1. Gotham Gal

      I’m moving into the next phase too

      1. awaldstein

        Gonna be a great one.

    2. Donna Brewington White

      Having similar thoughts about how I invest my time (the founders and companies I devote my efforts towards).You’ve earned this, Arnold. What you have to offer is special.

      1. awaldstein

        I thank you for your kind words my friend.It has been a good year personally and professionally and I think the closer I bring being productive to doing things that can impact the world, the better it is.Next time in LA, we need to get together in a leisurely way.Have a great one!

        1. Donna Brewington White


  3. LE

    The other idea is to maybe fund ideas and not people.What do I mean?Nobody is doing the following: Thinking of an idea and then floating it with potential funding and attracting a group (or person) that is willing to execute that idea. That turns things in favor of the investor a bit. The investors can name the terms within reason.Plenty of business ideas that are not being done. And not all ideas have to be born out of some bullshit connection that the founder dreamed up because of a personal pain point. Or be billion dollar.Let’s even take kickstarter. What do you see? You see ideas that someone came up with that they are trying to sell. What if instead you got people to say ‘this is what I need and what I would buy if it was out there’. Then at that point if enough people were interested entrepreneurs would bid for the right to execute that idea as well as investors. <— The idea to even do this is an idea for a site in itself.Or just my original simple thought. “Here is something that I would invest in and I will give money to a group or person that feels they can execute on it”.Maybe the money would just initially fund the work needed to prove out the market.Right now it’s the other way around. Of course this assumes someone feels confident and creative enough to come up with ideas that they would also fund. Or find them.Passion? Entrepreneurs will have passion for anything that works and that can put money in their pocket. Big thing in the 80’s were men who loved golf and ‘I would love to have a business around golf’. To me that is bullshit. I’ve done all sorts of business ideas and the thing that gets me excited (and I don’t think that I am unique) is if the idea works and I make money. Then you learn to really love what you are doing.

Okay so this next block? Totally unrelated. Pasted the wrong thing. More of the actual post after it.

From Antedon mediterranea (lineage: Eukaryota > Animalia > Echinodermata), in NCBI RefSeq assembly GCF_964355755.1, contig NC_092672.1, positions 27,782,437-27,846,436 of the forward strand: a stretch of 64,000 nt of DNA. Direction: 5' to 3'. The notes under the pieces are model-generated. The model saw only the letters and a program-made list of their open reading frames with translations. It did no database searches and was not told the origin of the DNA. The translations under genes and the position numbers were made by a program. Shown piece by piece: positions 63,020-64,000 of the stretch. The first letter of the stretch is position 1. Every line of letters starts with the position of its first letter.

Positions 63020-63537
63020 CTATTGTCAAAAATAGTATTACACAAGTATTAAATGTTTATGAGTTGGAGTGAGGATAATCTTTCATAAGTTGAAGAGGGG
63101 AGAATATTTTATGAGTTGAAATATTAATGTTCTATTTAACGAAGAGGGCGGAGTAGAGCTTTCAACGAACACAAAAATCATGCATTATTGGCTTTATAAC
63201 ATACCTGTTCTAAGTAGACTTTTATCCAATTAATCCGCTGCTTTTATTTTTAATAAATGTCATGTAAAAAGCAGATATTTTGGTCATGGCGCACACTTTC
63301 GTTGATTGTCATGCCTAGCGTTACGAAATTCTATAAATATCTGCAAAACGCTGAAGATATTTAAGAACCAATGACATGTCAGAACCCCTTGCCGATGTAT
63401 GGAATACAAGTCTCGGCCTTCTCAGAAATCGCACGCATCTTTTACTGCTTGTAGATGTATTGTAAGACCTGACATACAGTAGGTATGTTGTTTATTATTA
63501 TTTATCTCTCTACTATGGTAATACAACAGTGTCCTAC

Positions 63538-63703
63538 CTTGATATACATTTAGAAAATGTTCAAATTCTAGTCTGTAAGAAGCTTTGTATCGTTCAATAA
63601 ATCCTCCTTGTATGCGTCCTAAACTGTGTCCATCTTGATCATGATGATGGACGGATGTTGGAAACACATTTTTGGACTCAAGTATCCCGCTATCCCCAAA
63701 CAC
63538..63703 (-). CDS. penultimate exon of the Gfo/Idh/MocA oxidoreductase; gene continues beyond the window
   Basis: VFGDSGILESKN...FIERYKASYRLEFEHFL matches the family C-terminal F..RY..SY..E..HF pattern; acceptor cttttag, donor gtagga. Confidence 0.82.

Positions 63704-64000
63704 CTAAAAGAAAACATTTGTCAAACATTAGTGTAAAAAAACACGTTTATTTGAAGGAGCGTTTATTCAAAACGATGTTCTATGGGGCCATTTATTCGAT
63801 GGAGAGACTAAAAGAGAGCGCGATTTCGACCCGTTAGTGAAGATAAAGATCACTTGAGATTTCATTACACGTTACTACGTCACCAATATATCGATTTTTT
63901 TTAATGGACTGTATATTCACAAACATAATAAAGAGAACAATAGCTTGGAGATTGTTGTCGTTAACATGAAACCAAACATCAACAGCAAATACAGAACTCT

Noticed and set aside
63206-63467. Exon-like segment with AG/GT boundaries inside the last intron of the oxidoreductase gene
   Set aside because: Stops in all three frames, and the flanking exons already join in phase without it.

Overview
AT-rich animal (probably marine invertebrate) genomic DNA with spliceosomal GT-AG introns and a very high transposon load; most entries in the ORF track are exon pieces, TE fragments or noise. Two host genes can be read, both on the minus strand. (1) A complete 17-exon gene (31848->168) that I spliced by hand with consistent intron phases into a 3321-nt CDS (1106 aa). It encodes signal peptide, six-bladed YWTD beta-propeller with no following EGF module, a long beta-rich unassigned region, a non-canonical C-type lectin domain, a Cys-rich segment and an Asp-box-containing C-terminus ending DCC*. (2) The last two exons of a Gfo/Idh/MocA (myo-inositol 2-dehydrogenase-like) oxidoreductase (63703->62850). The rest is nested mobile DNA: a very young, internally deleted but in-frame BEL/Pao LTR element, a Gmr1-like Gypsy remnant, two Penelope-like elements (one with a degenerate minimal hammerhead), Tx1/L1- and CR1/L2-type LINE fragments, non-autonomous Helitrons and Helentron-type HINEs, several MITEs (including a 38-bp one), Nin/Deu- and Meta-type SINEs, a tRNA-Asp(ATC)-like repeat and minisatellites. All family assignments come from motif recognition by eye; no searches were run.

4. AMT Editorial Staff

    However, as parents to youngers, “picker” has a different connotation at this point in life…not a good one.

  5. Donna Brewington White

    What a great post. Relevant to so many of us who are devoted to working within the startup ecosystem even if not financial investors (or not yet).Devoting our time, effort and passion is a form of investment, of course with different type of returns.You do seem to find very interesting and unique investments. Fun to watch your choices. Will be even more enlightening to observe your direction as the industry continues to change.

  6. Eric Kerr

    Would love to hear your thoughts on this, basically a pure picking portfolio I started keeping track of in 2011 http://erickerr.com/investi

    1. Gotham Gal

      Very interesting how you went about it. Smart.